General Joab gets wind of Absalom's predicament. Perhaps he was angry that the boy would take up arms against his father; perhaps he was figuring this would save the nation; perhaps he was still mad about the fire in his barley field. So, despite specific instructions to the contrary, Joab ran Absalom through right where he hung, threw his body into a pit in the forest and covered it up with rocks. Then, smart enough to know what might happen to the bearer of bad news, he had somebody else report the news to the king.
When the messenger arrived, the first words out of David's mouth were, "Is the young man Absalom safe?" Oh, he cared about the progress of the battle, but not as much as the well-being of his son. First things first. Then the news, and a father's heart-felt cry of pain: "O my son Absalom! My son, my son Absalom! If only I had died instead of you--O Absalom, my son, my son!"
It was deep, sincere, gut-wrenching and perhaps the most honest David had ever sounded about anything. Even when his troops tried to comfort him with the reminder that he had won the victory, that the rebellion had failed, and even when his friend and confidant Joab got downright testy with him for appearing to be totally ungrateful to the very men who had remained faithful to him, all David could really say was, "But he was my son!" That was all that mattered. So sad.
Fascinating story, no question. For sheer drama, we would be hard-pressed to find better. But remember this is more than literature; this is scripture. What is it that God would have us take away from it? That the apple never falls too far from the tree? That Absalom's bad behavior was simply the fruit of David's own? That we should be careful about provoking our children or someday they might try a palace coup? That hard as we try, sometimes "Stuff Happens?" That "Civil War Isn't?" No. This is no morality tale. This is simply history. This is a reminder that God's purposes will always prevail, even in the midst of horrible circumstances.
But there is a lesson that is as modern as tomorrow's newspaper when we notice that this story is joined at the hip in the lectionary with the Epistle lesson from Ephesians giving instructions to the church. Listen to the passage again the way Eugene Peterson renders it in The Message:(4)
...no more lies, no more pretense. Tell your neighbor the truth. In Christ's body we're all connected to each other, after all. When you lie to others, you end up lying to yourself. Go ahead and be angry. You do well to be angry--but don't use your anger as fuel for revenge. And don't stay angry. Don't go to bed angry...Did you used to make ends meet by stealing? Well, no more! Get an honest job so that you can help others who can't work. Watch the way you talk. Let nothing foul or dirty come out of your mouth...Make a clean break with all cutting, backbiting, profane talk. Be gentle with one another, sensitive. Forgive one another as quickly and thoroughly as God in Christ forgave you. Watch what God does, and then you do it, like children who learn proper behavior from their parents. Mostly what God does is love you. Keep company with him and learn a life of love. Observe how Christ loved us. His love was not cautious but extravagant...Love like that.We need those reminders these days, because there is simply too much nastiness lurking about. There is a mean-spiritedness and an incivility out there that is toxic. I doubt that the situation started with the partisan politicians in Washington, but there is no doubt they have raised it to its current unsavory level. Society has seen the behavior and too many have adopted it as acceptably their own.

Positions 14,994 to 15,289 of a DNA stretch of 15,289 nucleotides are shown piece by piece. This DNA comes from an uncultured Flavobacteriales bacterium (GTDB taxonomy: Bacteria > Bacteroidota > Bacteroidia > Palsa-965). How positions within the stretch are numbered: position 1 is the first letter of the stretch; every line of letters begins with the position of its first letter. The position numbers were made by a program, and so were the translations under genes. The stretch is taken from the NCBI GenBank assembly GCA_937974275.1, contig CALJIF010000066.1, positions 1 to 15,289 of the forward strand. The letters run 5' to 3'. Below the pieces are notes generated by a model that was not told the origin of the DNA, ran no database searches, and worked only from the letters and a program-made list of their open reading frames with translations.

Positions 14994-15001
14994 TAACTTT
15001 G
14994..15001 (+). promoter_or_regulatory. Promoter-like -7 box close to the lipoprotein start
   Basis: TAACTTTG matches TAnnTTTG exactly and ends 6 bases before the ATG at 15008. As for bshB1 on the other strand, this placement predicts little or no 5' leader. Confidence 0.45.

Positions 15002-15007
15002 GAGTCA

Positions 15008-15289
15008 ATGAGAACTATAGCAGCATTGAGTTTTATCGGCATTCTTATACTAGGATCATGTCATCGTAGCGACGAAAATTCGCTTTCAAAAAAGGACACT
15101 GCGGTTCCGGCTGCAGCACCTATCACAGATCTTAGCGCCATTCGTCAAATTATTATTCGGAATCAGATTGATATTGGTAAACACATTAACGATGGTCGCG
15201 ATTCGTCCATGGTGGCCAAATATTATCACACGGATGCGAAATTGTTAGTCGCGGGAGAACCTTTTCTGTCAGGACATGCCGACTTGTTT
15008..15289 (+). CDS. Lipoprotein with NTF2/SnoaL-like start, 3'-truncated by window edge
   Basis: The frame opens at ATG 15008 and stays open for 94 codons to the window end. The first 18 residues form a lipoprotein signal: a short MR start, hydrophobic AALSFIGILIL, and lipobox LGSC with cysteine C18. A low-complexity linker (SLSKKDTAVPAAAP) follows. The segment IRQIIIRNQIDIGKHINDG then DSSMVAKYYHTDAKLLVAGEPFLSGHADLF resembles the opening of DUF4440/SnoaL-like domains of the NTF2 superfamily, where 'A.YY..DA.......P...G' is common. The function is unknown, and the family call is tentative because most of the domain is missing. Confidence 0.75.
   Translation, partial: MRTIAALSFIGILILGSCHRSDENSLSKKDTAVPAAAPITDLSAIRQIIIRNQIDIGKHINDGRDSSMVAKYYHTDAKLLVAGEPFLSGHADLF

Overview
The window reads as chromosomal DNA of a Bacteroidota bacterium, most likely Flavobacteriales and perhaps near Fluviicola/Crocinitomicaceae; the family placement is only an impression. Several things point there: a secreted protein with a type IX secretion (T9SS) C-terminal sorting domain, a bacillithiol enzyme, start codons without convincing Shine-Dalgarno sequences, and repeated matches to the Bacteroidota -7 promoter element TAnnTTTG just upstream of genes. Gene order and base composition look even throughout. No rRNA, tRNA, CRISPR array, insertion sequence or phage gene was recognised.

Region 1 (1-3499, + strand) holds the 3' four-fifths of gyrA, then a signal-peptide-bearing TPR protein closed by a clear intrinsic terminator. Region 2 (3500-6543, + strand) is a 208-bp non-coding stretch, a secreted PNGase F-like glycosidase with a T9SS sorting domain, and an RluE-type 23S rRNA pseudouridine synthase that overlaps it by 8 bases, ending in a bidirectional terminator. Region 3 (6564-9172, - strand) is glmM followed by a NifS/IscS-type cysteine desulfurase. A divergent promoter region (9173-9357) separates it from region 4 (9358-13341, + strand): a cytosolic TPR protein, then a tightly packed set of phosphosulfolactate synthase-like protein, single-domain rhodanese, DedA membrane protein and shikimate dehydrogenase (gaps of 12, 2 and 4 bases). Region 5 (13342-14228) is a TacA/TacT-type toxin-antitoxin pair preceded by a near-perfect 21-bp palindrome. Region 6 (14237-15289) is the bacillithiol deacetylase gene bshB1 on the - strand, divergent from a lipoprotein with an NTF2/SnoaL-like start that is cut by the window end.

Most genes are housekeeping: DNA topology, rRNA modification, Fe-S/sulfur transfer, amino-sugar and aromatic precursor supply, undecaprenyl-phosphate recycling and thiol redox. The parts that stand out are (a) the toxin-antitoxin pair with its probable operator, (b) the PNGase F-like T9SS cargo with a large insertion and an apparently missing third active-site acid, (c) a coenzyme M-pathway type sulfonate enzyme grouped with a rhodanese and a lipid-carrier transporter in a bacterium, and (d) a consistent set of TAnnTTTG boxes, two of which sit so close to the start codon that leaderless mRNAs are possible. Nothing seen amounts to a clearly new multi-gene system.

So saying, the church is in the midst of this uncivil social order and the result is that some of the horrid behavior from out on the street has sneaked through our doors. The most recent evidence is the battle American Episcopalians are having over the election of a man who happens to be homosexual as Bishop of New Hampshire. Some Episcopalians are thrilled; some are horrified. The rhetoric has been fast and furious, and, as is often the case, lots more heat than light has been generated. It is no exaggeration to say that this is now an ecclesiastical civil war. Stay tuned.